Music History, Printables, Technology

Lesson Plan: The History of Audio Formats

As blogged yesterday, my husband and I recently acquired a 1929 Victor Victrola gramophone. Researching our new “toy” inspired me to create a lesson plan about the history of audio formats for this month’s group class “Piano Party” for my piano students. The lesson plan, craft activity, and slides are available as a single PDF freebie…so continue reading!

20150413_113402 NIKON wm Continue reading “Lesson Plan: The History of Audio Formats”

Music Camps, Music History

Planning A Music History Camp Using My Lapbook Curriculum

I have already had a couple of my piano student inquire whether I will be doing summer music camps again this year.  The answer is YES, I have started thinking about them.  :)

One of the camps from last year that I will definitely be repeating this summer is Music History Blast From The Past.  I plan to use the same format as last year, but I will be focusing on different composers.

In case you are considering the possibility of offering a summer music camp or two, I thought I would share more about how I planned my music history camp last year.

I recommend group sizes of 3-8 students (5 or 6 is probably ideal).  Students will be most comfortable working at a table; however, the floor is acceptable too.  The lesson plans below are written for a 4-day camp that meets 2 hours each day; however, if you wish to incorporate other activities you can certainly change them.  I do recommend planning on 20-30 minutes to study the musical time period, and an hour-and-a-half to complete the composer lapbook.  If you wish to do a 5-day camp, a fun thing to do on the 5th day would be to have students present about the composers/time periods to the parents.

You will need to choose four composer lapbook pdfs from the ColorInMyPiano shop, selecting one composer from each of the periods of Music History: Baroque, Classical, Romantic, and Modern.  Continue reading “Planning A Music History Camp Using My Lapbook Curriculum”

Games, Music Camps, Printables

Musical Olympics Camp – Lesson Plan & Materials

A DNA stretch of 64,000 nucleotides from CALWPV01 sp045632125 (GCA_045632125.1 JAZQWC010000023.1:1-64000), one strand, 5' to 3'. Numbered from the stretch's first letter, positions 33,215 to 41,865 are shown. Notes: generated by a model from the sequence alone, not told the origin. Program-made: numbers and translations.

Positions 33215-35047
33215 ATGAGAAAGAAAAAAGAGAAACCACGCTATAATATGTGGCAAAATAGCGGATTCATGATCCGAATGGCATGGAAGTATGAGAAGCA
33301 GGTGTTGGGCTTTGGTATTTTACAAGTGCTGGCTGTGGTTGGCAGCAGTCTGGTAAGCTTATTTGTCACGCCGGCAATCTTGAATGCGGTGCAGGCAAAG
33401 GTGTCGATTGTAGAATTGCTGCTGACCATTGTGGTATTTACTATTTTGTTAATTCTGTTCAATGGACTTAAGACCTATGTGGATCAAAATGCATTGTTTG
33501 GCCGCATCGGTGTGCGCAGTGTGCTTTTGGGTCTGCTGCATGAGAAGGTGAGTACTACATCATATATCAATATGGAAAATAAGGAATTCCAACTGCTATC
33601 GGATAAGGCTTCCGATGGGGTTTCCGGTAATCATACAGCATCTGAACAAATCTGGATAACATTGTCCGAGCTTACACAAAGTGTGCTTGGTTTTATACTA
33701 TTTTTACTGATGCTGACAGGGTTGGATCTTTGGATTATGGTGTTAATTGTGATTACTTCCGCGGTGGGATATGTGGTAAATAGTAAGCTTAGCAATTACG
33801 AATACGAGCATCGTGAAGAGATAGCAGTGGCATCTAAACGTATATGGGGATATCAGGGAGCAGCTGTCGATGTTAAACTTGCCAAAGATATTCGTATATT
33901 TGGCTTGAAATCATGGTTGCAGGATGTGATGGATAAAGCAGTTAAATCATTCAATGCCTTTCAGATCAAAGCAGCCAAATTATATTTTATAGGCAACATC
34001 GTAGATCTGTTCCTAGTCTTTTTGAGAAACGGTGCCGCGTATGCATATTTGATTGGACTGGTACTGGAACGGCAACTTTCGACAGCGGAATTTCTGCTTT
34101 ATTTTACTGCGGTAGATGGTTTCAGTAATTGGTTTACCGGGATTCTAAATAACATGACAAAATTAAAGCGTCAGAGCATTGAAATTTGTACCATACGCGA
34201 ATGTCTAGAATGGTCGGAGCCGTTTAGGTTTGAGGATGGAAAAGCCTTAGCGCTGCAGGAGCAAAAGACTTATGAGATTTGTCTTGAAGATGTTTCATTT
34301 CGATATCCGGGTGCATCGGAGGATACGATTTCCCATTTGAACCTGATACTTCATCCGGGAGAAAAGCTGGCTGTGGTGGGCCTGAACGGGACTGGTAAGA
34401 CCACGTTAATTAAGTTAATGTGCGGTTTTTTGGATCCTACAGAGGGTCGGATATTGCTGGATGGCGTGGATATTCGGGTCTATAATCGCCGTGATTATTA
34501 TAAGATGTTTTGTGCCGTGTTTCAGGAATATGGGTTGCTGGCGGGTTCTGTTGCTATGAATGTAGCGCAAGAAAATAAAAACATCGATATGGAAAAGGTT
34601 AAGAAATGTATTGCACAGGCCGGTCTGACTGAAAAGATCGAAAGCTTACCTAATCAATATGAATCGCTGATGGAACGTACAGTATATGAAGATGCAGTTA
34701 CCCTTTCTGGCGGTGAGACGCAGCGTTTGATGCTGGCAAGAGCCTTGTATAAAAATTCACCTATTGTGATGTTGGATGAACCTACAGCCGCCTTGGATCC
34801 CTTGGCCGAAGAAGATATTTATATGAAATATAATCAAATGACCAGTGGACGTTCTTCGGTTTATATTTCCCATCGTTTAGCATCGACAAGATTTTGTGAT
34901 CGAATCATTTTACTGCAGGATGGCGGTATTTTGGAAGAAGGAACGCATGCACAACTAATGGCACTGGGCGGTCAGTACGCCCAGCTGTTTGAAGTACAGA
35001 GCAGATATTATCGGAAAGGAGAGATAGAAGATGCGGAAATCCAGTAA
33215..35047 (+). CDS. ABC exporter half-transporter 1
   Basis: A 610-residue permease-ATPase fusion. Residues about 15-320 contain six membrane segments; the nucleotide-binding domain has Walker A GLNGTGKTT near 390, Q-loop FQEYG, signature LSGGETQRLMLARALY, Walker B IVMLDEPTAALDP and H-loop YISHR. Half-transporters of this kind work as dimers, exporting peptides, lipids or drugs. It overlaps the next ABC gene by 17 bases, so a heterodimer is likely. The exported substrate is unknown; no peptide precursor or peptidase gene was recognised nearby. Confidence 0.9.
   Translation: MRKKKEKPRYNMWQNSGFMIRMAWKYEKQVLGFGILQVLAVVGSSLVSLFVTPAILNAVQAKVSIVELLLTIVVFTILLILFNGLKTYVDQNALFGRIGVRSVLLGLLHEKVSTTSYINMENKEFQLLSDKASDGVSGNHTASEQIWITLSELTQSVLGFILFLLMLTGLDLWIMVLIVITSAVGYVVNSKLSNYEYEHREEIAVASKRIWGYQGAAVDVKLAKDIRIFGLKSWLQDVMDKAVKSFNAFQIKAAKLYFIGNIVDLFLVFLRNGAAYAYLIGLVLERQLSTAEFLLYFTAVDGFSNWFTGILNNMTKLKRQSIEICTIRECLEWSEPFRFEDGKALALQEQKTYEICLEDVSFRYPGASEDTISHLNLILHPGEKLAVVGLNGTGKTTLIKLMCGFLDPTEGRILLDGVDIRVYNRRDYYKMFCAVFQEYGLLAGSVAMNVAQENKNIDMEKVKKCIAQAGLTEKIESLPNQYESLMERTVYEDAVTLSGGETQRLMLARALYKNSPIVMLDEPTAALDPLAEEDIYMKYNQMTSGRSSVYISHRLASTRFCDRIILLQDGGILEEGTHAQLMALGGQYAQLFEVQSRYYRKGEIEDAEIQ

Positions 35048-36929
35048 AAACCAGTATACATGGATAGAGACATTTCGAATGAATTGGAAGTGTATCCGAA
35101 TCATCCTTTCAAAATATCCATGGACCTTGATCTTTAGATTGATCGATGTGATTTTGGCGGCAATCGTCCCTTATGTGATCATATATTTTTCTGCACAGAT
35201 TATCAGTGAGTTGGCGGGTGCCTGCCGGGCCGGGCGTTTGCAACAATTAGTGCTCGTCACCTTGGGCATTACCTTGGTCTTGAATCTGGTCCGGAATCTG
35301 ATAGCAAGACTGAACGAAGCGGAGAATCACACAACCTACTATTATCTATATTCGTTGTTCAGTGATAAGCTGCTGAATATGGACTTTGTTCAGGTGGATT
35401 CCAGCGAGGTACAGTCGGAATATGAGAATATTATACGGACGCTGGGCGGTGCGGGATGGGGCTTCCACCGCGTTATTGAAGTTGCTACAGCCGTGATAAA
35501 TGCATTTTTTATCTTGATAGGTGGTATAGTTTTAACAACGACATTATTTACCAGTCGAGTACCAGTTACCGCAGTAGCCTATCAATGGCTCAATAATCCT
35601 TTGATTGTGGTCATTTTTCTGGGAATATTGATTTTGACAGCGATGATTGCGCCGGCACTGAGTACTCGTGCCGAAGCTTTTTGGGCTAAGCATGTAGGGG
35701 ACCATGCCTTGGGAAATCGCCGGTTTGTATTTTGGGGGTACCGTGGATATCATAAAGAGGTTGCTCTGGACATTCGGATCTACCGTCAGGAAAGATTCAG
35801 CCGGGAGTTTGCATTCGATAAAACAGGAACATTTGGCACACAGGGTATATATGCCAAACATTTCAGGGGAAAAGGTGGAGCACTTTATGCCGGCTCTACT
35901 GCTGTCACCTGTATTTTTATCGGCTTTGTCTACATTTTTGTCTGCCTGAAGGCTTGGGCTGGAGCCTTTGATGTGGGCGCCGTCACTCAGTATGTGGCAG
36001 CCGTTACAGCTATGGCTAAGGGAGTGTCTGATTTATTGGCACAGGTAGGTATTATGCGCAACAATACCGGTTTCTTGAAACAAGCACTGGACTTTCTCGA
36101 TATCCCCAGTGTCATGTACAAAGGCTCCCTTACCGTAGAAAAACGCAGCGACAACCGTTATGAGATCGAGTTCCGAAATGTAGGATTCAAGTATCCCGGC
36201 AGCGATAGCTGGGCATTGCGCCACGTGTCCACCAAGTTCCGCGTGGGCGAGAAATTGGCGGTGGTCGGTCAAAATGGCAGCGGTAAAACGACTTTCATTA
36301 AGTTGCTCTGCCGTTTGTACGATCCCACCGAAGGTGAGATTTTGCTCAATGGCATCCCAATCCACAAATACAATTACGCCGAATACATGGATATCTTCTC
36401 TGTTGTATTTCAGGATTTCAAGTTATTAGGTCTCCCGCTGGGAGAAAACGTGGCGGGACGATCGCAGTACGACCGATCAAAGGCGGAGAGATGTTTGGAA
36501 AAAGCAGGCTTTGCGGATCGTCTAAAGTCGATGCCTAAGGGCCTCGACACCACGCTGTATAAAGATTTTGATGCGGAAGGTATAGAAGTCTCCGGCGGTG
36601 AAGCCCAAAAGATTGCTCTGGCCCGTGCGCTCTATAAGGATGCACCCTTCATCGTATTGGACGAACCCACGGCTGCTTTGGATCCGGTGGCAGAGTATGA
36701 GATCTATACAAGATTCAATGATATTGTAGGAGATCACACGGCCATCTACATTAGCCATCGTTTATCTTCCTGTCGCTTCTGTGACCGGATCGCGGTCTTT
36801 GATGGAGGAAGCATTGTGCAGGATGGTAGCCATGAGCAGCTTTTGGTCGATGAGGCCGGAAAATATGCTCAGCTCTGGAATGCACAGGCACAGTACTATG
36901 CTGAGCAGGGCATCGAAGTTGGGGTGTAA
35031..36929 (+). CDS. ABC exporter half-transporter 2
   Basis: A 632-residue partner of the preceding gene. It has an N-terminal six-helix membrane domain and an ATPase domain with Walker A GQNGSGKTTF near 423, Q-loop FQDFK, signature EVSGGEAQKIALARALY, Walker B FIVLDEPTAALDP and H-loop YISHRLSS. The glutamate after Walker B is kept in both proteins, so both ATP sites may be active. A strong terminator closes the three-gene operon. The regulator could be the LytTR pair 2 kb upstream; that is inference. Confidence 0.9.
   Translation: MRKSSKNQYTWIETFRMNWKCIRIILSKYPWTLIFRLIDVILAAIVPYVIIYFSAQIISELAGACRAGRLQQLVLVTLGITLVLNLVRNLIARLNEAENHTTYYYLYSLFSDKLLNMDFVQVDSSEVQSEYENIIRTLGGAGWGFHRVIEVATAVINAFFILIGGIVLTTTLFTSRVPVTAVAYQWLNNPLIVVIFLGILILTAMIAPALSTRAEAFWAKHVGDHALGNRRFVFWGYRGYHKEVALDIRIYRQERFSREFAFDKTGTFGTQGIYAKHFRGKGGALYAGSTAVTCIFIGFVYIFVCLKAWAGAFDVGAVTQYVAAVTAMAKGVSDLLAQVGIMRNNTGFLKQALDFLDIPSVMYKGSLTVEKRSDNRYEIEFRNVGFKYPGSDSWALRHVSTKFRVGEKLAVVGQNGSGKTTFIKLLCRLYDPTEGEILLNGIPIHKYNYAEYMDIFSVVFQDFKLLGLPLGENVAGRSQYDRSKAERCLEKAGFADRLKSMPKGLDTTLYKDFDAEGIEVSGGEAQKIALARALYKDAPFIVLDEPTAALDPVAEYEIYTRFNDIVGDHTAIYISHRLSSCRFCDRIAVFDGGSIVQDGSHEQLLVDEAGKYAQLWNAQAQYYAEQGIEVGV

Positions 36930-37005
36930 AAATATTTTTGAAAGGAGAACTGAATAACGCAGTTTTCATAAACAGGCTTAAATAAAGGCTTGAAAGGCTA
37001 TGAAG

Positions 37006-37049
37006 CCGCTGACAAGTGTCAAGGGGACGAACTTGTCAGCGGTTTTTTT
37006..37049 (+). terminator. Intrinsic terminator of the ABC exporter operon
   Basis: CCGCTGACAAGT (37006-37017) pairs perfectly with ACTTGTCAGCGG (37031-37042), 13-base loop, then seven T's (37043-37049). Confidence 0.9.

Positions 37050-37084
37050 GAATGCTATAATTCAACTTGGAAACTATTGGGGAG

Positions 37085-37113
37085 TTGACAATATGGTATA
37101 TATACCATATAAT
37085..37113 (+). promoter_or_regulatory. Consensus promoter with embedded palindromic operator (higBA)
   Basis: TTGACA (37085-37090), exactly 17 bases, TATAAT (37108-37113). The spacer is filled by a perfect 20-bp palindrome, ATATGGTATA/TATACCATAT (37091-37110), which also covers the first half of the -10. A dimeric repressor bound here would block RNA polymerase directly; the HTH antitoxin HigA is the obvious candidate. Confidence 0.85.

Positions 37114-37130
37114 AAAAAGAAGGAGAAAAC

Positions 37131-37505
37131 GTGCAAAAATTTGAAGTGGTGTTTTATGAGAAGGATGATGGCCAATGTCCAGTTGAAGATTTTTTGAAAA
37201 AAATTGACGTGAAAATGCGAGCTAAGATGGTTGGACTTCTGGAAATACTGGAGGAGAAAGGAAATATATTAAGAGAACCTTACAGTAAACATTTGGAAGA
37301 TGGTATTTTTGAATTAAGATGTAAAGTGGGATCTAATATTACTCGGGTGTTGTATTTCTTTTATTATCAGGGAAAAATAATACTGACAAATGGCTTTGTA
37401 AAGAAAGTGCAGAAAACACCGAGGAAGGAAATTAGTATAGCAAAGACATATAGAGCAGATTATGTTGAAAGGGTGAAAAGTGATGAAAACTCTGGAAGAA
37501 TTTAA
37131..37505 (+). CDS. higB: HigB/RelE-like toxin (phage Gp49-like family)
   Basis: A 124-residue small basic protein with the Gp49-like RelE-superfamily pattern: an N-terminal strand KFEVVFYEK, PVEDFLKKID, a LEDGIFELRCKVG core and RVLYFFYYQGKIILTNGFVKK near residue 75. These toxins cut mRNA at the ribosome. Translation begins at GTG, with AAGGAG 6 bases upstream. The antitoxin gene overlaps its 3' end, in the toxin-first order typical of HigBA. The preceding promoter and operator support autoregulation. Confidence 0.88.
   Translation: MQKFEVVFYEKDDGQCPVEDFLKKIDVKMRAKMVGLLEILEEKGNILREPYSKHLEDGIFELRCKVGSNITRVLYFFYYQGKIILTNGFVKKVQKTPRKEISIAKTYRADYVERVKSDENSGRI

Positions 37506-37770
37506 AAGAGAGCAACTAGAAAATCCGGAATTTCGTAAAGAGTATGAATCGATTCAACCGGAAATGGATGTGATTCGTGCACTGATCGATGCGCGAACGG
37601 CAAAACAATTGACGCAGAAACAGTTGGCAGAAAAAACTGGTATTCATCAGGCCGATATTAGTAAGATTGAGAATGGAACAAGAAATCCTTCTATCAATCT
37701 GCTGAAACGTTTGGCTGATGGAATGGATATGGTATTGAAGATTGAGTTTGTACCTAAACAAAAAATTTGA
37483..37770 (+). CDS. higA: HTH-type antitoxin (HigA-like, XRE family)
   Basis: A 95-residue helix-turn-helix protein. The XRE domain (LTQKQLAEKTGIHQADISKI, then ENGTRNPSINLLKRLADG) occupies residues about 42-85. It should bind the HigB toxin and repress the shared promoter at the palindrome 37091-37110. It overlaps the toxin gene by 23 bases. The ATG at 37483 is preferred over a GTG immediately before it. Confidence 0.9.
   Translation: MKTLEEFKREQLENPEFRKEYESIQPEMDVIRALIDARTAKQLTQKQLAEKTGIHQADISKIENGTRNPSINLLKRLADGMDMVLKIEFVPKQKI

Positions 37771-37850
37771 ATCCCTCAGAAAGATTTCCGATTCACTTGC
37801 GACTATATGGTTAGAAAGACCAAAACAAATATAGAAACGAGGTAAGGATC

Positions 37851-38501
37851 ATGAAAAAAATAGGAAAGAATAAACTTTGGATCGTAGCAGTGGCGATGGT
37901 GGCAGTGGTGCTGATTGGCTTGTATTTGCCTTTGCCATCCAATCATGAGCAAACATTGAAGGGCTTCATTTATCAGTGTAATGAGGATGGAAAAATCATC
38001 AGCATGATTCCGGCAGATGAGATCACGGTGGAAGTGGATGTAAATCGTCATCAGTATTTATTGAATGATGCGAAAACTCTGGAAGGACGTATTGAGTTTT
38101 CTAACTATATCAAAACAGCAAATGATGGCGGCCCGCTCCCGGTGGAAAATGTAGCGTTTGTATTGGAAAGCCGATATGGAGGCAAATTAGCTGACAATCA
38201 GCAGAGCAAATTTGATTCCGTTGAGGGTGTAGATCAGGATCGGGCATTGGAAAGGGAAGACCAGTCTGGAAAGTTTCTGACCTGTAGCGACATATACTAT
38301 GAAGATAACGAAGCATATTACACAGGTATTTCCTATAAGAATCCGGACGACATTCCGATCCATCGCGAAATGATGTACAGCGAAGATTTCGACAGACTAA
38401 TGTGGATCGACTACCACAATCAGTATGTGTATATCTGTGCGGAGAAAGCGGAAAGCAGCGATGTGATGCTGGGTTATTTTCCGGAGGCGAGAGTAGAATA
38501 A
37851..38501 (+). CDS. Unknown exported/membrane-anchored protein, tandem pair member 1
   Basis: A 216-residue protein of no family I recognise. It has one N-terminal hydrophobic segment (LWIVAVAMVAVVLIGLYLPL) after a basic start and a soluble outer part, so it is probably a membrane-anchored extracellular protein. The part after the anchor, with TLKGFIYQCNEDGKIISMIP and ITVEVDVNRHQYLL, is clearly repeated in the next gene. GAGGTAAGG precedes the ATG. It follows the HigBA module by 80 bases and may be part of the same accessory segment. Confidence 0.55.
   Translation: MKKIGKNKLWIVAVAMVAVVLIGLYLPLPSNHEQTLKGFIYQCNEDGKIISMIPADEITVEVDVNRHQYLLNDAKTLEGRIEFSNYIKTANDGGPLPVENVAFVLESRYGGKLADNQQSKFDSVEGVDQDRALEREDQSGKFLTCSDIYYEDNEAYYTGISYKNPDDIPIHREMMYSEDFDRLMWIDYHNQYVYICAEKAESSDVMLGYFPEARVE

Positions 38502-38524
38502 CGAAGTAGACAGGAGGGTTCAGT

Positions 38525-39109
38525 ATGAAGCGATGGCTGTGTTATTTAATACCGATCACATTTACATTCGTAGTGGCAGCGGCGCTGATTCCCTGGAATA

I have finally completed the lesson plans for the Musical Olympics Camp!  This pdf is a FREE download from the Printables > Lesson Plans page.  Let me give another thank you to Sheryl Welles for her great game ideas, and for her permission to include descriptions of those games in the lesson plan.

This pdf also includes a few new printables I created for the Musical Olympics Camp.  I decided to make some of those new printables available for download on the Printables page too, since some of them may easily be used for activities besides the camp.  Here’s a list of all the printables:

Announcements, Composition, Group Classes, Music History, Music Theory, Printables, Worksheets

Just Added! Lesson Plans: Analyzing & Composing Music in the Romantic Style

[This is a re-post of this post — the files have now been added to the Printables portion of this website.  (Thanks, Natalie!) Sorry for any confusion.]

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Just added to the Printables > Lesson Plans page:

A few months ago, I used these lesson plans during a piano camp where I taught Theory & Composition classes.  This camp is unusual in that it gives the students a chance to work on ensemble music with their fellow campers.  In addition, all the ensemble music are original compositions — composed just for our campers.

In the lesson plans I made, I tried to incorporate both the emphasis on composition and the topic of the Music History classes (taught by another instructor; this year, focusing on the Romantic Period).  So, this year’s lesson plans are all about learning how to compose music in the Romantic style.  By the end of the week, the class had created a Class Composition for piano which was performed for all to hear at the camp recital!  The pieces were humorous, yet surprisingly sophisticated.  Perhaps later on, I’ll post an example of a composition they created, if that would be helpful to anyone.

The lesson plans are designed for classes of 4 – 6 students ranging in ages about 9 to 15, but I’m sure they could be adapted to suit other ages and groups of students.  Enjoy!  Let me know how they work for you.

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